FOUR people involved in a NHS defrauding conspiracy in Gloucestershire have been sentenced to more than 10 years jail.

Royston Dyke was employed by Gloucestershire Hospitals NHS Foundation Trust (GHNFT) as the Associate Director of Capital and Development, where one of his responsibilities included approving contractor invoices.

Dyke had been employed by the trust and the NHS for many years, before being suspended and later having his employment terminated.

It was revealed through investigations led by Gloucestershire NHS Counter Fraud Service and Gloucestershire Constabulary that, in total, 204 invoices - typically worth £3,000 and £5,000 - were submitted.

The majority of these invoices were for work that had never taken place. Dyke signed the majority of the invoices with GHNFT, which was defrauded to the value of £655,013.

The 49-year-old was sentenced in May at Bristol Crown Court for conspiracy to defraud, along with three others, who were friends of Dyke.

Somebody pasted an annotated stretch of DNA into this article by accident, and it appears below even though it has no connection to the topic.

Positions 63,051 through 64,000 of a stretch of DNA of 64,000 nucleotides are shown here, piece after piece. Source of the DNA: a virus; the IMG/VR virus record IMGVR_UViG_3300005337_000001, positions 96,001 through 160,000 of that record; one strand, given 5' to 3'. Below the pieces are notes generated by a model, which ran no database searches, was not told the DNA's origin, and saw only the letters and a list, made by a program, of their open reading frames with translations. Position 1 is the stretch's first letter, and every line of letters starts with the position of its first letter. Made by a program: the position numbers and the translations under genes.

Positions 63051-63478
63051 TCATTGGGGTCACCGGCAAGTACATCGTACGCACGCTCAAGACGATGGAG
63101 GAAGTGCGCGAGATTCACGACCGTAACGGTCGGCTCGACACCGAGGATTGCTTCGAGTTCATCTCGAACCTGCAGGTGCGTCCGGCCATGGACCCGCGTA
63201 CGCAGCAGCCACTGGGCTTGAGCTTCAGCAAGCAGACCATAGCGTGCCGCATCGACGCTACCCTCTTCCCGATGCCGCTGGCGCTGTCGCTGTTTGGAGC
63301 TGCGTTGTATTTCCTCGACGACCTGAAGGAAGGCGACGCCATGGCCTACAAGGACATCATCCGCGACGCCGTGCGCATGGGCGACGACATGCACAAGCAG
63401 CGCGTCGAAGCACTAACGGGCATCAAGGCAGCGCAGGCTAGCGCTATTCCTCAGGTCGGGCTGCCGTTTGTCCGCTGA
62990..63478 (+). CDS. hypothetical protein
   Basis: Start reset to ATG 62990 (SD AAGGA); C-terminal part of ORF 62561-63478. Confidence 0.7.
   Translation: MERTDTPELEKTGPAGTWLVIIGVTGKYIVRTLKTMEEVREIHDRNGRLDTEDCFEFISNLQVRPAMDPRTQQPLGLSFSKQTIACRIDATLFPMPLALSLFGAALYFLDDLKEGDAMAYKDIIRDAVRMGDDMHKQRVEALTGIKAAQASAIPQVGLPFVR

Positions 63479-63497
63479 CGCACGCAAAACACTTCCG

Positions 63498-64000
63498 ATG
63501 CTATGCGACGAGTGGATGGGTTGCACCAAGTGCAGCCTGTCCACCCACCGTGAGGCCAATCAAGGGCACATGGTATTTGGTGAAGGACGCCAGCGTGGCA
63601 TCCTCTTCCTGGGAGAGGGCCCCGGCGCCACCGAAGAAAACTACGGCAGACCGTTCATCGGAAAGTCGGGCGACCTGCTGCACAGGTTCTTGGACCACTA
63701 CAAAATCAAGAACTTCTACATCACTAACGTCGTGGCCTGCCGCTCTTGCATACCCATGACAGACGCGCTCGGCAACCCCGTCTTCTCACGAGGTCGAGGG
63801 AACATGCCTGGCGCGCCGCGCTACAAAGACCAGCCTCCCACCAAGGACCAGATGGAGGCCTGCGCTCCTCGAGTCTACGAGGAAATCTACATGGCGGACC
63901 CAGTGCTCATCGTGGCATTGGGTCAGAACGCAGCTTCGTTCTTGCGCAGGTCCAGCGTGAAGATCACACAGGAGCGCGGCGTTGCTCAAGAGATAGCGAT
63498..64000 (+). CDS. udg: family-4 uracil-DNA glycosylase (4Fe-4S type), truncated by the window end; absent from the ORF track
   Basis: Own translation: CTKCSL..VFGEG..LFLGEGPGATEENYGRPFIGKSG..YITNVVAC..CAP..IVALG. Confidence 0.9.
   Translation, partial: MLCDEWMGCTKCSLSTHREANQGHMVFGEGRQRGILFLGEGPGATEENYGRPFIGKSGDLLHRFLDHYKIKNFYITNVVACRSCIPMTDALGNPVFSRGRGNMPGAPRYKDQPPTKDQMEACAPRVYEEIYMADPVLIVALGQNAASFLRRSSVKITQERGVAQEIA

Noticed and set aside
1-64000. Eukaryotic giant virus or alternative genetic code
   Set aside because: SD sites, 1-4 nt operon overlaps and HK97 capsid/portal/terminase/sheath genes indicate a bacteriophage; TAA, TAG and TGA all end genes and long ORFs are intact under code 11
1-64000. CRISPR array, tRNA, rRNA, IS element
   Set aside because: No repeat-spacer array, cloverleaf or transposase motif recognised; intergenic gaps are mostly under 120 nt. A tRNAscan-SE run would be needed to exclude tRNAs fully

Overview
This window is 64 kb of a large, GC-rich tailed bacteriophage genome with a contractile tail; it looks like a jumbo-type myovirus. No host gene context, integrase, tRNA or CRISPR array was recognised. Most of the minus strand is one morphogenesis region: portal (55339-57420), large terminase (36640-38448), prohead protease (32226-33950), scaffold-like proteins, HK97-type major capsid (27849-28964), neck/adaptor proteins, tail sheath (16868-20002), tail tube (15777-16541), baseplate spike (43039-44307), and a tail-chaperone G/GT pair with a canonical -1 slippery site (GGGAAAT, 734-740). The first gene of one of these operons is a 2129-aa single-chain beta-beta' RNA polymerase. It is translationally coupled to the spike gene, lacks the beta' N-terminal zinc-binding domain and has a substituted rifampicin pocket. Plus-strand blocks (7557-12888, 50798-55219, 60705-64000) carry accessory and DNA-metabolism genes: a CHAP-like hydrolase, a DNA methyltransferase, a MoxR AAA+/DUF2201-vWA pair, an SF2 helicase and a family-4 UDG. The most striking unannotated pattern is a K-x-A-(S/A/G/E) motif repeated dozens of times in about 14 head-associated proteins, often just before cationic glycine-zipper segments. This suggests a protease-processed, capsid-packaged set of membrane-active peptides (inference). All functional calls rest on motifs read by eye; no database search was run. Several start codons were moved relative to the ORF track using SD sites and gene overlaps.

They are Peter Potente, 54, who ran PSP Decorators Ltd, and Graham Fallows, 59, and Vince Smith, 58, who ran Longlevens Building and Roofing Ltd (LBR).

Suspicions were raised through the trust’s internal process due to Dyke’s particular interest in signing off invoices submitted by PSP and LBR as well as the lack of recognition of work carried out on the days claimed.

Following the suspicions, an investigation was launched by Gloucestershire NHS Counter Fraud Service and Gloucestershire Constabulary.

It was later revealed that Dyke used the money he defrauded to pay for a lavish lifestyle, as well as renovating his home and his family’s through LBR, which was owned at the time by Fallows and Smith.

Richard Rippin, head of operations at the NHS Counter Fraud Authority, said: “The authority commends the great work the Gloucestershire NHS Counter Fraud Service and Gloucestershire Constabulary have done together in tackling fraud.

"Their collaborative efforts have ensured that four people who thought they could take advantage of the NHS have been brought to justice.

"Money intended for patient care should stay where it belongs, in the public purse."